this way remind them of their commitment to taking steps to reduce their carbon footprint. Even if
people didn’t sign up, we were able to talk to dozens of residents about carbon reduction activities
happening here in Seward. Community organizing successes rarely happen with the first
conversation! The short forms worked well, especially when we suggested focusing on one or more
specific actions. Lightbulbs continue to be a good incentive, though many people in Seward say they
are using a lot of CFLs already.
Challenges/ideas for the future
In talking with people, we found that many people say they are doing everything (or a lot of things)
already and don't want to take the trouble to sign up. Some people seem to overanalyze the process
and worry about being held to a commitment, or object to signing up for Windsource, because they
have animosity towards Xcel.
The Basecamp online coordination system we used for the project was generally useful. We will use
it again for future projects with the understanding that people will use it more consistently. Over
the summer and into the fall a lot of people take vacations or are occupied with other projects,
slowing down communications. As we continue to promote the MN Energy Challenge, and carbon
reduction in general, we will have to find more ways to engage all of SNG’s committees and their
B. Project Budget
Please see attached document.
C. Measuring and Evaluating Results

      New members on Seward’s Minnesota Energy Challenge Team – 42 (144 total)

      Pounds of CO2 reduced – MN Energy Challenge: 180,896 (4307 lbs/new member)
                          Conservation materials distributed: 25,884 (assuming best use of materials)
                          Total pounds of CO2 reduced: 206,780

      CFLs and other materials distributed - 29 CFLs, 3 solar motion detector lights, 3 carbon
       monoxide detectors, 1 air conditioner cover, 2 packages metal door gaskets, 2 packages pipe
       wrap, 2 packages rubber weatherization strip, 3 solar/crank radios, 2 packages wall-switch
       insulation, 2 water heater jackets, 1 programmable thermostat, 2 surge strips, 1 outdoor
       clothesline, 1 LED light strand.

      Volunteer hours – 440

      Staff hours – SNG Community Coordinator, 55 hours; SNG Towers Community Facilitator,
       20 hours; Seward Redesign Project Manager, 55 hours; U of MN Work Study Project
       Assistant, 47 hours.

      Number of people who participated in each grant-related event (not including volunteers
       involved in project) –
           o Home Energy Efficiency Workshops – 50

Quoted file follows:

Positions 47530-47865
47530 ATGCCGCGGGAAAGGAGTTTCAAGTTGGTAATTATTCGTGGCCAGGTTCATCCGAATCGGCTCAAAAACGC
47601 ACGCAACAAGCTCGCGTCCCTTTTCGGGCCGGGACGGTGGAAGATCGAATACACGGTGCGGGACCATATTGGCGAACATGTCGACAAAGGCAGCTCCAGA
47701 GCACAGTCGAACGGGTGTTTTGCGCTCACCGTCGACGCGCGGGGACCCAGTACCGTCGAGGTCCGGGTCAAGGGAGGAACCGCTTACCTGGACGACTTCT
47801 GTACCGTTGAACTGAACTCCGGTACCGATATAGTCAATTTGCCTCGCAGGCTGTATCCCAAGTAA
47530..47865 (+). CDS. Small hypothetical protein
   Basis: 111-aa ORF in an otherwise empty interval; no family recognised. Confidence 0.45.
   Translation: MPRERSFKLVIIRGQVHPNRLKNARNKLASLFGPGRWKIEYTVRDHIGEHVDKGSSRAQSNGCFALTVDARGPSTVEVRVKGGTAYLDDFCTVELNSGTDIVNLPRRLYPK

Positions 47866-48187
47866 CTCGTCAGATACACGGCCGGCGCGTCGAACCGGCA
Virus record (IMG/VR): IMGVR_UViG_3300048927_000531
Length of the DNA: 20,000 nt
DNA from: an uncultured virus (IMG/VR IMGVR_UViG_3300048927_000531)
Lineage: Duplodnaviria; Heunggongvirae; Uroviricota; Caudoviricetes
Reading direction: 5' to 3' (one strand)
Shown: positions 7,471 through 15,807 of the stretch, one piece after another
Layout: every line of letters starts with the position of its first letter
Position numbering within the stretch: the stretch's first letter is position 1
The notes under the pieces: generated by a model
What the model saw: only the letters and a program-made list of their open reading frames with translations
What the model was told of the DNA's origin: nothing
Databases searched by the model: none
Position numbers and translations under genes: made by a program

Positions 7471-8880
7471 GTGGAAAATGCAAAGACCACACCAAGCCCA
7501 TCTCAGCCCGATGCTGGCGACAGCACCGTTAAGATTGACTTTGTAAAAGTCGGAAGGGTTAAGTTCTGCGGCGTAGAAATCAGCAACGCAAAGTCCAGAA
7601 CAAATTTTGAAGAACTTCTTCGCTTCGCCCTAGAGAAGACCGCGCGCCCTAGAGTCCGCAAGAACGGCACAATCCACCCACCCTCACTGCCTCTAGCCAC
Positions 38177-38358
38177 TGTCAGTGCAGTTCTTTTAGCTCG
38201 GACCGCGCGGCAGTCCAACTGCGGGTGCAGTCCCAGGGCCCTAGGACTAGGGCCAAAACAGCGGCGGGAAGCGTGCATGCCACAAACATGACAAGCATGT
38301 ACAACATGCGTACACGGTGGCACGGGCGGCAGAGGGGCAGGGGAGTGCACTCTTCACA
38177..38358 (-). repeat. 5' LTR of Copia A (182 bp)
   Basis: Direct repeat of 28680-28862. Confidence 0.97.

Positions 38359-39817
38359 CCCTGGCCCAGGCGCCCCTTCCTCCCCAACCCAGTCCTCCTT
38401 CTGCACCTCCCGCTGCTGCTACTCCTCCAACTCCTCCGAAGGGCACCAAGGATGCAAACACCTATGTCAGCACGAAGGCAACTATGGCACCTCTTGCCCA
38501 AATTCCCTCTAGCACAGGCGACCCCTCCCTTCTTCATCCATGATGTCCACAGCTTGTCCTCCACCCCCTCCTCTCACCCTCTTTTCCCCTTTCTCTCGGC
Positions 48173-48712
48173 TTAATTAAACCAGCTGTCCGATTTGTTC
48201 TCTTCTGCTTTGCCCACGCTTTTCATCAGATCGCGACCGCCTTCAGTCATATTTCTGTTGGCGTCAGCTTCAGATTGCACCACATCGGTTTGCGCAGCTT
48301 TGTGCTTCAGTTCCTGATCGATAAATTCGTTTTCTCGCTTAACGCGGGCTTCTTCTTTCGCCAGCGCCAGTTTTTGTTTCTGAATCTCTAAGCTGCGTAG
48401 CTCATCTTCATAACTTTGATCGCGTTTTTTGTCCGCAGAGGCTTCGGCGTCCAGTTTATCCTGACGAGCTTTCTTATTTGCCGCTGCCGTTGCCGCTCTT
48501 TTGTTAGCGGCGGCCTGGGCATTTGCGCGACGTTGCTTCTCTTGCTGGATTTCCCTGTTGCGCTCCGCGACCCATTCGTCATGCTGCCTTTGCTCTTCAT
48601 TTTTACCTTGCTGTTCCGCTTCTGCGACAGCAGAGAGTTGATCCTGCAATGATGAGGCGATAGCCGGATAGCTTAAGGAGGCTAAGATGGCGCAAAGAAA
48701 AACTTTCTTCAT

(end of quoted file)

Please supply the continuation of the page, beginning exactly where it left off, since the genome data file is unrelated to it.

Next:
o Co-op presentations at Seward Towers – 50+
           o Roll Out the Wagons Event – 75+
           o SCCA membership meeting – 27
           o King’s Fair – 75+ at SNG Environment Committee table (700-1000 total
           o Augsburg freshman orientation walking tours – 240
           o SNG home improvement loan/audit program – 47
           o Other MN Energy Challenge promotion – 50
           o Total participants – 624+

      Pay rate for staff time – SNG Community Coordinator $18/hour; SNG Towers Community
       Facilitator, $18/hour; Seward Redesign Project Manager $18/hour; U of MN Work Study
       Project Assistant, $10/hour ($2.50/hour paid by SNG, $7.50 paid by U of MN).
D. Additional Comments
A longer timescale for the grant activities might be helpful. For example, as part of a review of our
projects, it would have been useful to have time to develop a survey to determine the
neighborhood’s awareness of energy efficiency-related resources and their reasons for participating
(or not) in the MN Energy Challenge and other programs. This would give us a better idea of the

most effective way to reach residents and what types of programs to pursue in the future.
Technical support in creating a survey would also be valuable.

Based on our experience with the projects related to this grant and our ongoing work on
sustainability, we feel that the city of Minneapolis should encourage projects that connect tangible
CO2 emission reductions with community participation and emphasize the satisfying social aspect of
social change. Our most successful programs, such as the energy efficiency workshops and
neighborhood events, were ones that brought people together to talk about the importance of the
issue and learn new ways they could take action. Providing direct action opportunities and giving
financial incentives contingent on carrying out specific actions seem to be the most effective
guidelines for strategies to reduce CO2 emissions at the household level.

The city should also look at ways to help people financially in making conservation/
efficiency/renewable investments. One avenue for this could be in expanding the Community
Development Block Grants and connecting them to sustainability/energy efficiency efforts. Other
approaches such as paying down interest rates on loans, ultra low-interest rate loans, payment in
small increments on property tax or utility bills, or state/federal credits/rebates should be explored.
Clear and easy access to help with paperwork and technical aspects of such projects would be
valuable as well.

Neighborhood and city news media need to be encouraged to work in partnership with the city to
advance conservation/efficiency projects on a long-term repeated basis to get the word out. While
individual efforts do build a sense of momentum while reducing carbon emissions, especially when
undertaken as part of a collective effort, it’s clear that a big challenge now is how to link these
efforts with work on larger systemic and infrastructure changes, and build support and political will
to seriously address climate change.